To play along with blues songs do you play notes or try to addlive?
Thanks. Randy

both, if you are referring to Ad lib versus melodic playing. I play melody sometimes, harmony sometimes, both together sometimes…chords sometimes. In soloing, i try to develop a melody based theme and wander to and from it for 24 bars or 36 if i can get it…wrapping it up in the last couple bars to blend in with whatever is happening next musically in the band. I have also played harmony based solos and free-form solos based on a series of cool licks just strung together loosely around the melody or harmony of the song. One of my favorite things to do is call and response with a guitar player…it’s just a blast. We start with direct copies and then move on to actual call and response licks to wind up playing together with one of us as rhythm and the other as lead. There are many ways to skin this cat.

There are many ways to skin this cat.

As a member of PETA (People for Eating Tasty Animals) couldn’t have said it better and all right there, Conga Ron! :wink:

Laters, ya’ll!

Keep on jammin’!

I agree with Ron, Blues does not fit a formal music structure, it’s musical expression, a feeling at that moment and most of the time you can’t exactly repeat what you just played because that moment is gone. I believe the Blues is difficult to study or explain because it’s an emotional music expression based on the moment. It’s GREAT!


whats the difference in harmony and melody, i havent firgured that out and i should know,just curious.thanks

cool question, stubs!

harmony and melody are interchangeable terms…

like what’s the difference between riffs and licks? none

you say toma(y)to…i say toma(h)to…let’s call the whole thing off!

keep on jammin’, yo!

Hey Randy, there are several forms of playing the blues. You have James Cotton blowing the roof off and rapid single and cord playing and then there’s Sonny Boy Williamson II who makes more music just playing one note and bending it than a entire band can make.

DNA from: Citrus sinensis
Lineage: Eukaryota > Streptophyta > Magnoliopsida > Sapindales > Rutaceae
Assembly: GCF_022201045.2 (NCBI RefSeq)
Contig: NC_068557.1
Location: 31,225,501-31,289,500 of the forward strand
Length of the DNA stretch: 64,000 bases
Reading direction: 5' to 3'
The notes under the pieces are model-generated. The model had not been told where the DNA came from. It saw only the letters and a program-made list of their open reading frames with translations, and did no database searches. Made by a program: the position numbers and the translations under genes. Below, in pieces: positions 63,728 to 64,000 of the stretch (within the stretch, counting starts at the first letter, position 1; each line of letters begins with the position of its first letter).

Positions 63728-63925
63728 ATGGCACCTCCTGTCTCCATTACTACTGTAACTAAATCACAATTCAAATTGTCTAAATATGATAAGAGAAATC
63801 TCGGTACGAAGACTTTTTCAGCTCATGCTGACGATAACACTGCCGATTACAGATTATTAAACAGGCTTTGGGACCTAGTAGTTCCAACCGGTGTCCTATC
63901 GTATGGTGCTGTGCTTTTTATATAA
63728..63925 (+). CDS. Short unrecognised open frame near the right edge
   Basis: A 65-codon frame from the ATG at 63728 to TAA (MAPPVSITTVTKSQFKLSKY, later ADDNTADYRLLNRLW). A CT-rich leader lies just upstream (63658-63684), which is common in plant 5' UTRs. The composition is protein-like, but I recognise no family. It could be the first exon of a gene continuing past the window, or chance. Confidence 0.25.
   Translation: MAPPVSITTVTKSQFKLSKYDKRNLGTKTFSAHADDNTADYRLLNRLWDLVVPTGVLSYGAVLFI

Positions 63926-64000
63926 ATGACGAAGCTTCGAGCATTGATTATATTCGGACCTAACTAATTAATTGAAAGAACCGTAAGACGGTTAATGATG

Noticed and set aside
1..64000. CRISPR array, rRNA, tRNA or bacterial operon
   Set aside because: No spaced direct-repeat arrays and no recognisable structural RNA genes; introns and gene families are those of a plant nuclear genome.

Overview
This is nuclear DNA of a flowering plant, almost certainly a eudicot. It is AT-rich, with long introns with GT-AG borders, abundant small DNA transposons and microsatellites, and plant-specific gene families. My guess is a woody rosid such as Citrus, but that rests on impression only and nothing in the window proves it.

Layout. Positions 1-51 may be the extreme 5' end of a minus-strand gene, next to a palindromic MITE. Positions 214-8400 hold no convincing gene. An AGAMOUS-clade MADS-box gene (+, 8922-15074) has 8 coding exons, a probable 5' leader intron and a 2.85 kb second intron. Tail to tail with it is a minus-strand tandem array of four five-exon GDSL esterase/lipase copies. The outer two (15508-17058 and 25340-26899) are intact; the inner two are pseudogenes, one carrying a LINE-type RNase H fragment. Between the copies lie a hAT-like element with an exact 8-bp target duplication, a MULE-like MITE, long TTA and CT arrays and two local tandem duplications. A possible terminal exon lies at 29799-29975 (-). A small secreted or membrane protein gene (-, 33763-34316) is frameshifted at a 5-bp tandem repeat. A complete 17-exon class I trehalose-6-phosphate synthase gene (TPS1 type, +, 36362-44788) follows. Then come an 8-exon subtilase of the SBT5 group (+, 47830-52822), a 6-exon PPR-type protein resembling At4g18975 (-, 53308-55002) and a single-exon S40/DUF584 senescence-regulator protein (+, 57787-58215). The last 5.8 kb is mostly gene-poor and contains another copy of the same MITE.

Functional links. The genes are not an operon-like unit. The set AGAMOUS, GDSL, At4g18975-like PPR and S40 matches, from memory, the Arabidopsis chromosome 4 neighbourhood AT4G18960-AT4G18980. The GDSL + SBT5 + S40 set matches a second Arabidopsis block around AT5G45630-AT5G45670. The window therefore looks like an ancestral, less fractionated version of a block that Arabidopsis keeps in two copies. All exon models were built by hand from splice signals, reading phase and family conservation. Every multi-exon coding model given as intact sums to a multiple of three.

I suggest to start with and get “that” feeling, watch a LOT OF SONNY BOY just to start playing the Blues right away, get a handle on the harmonicas ability and the importance of single slow note playing. He has a video on You Tube called “Don’t Start Me To Talking”, watch and listen to him play the blues in this video and see what I mean about one note slow blues. All of the greats started with him and he never changed, they did. Little Walter, James Cotton, Howlin Wolf, B B King and many others FOLLOWED Sonny Boy but remember where they started.


Harmony is notes sounding at the same time while melody is notes sounding in series.

Example: chords are played in harmony of eachother, but if you play a series of notes over a chord each note will be in harmony with the notes in the chord played for as long as they are played.

I think that’s about it.

I got my start in jazz at the ripe age of 13. In Burgundy and Bourbon St jazz, everybody plays his/her own melodic line which turns out to be everybody playing his/her own harmony line. Except for when the singer starts or the featured soloist steps forward, it’s all melody and harmony at the same time…no little chords in the background so the only decent player in the house can stand out. It is true that in many styles, harmony and melody can be the same. Many consider harmony as the framework to support a melody or theme. I say harmony is just how different musical voices blend, no matter what style you’re into. The melody sure better be in be in harmony with the band. LOL Just meandering and letting my mind wander. It does that a lot…gets lost sometimes.

SONNY BOY WILLIAMSON Don’t Start Me Talkin’ 1955

Harp on!!

Just meandering and letting my mind wander. It does that a lot...gets lost sometimes.

You don’t say… :o

Thanks for the info… :wink:

Am just saying… :smiley:

Laters… :slight_smile:

I would simplify melody this way…mary had a little lamb is a melodic musical line…or any main solo singing part would be the melody…in an instrumental piece, like Vivaldi’s “the four seasons” the violins typically carry the melody, with other instruments often taking a turn at it later. The harmonica can certainly do either one and should for variety.

Playing the melody in a solo can give you a “home plate” to wander onto and off of to keep a song recognizable and make all your solos sound different.

Harmony would be notes other than the melody that are played along with the melody…a harmony, if it’s recognizable enough or if you’ve been playing it along with the singer already, can be a cool solo base too.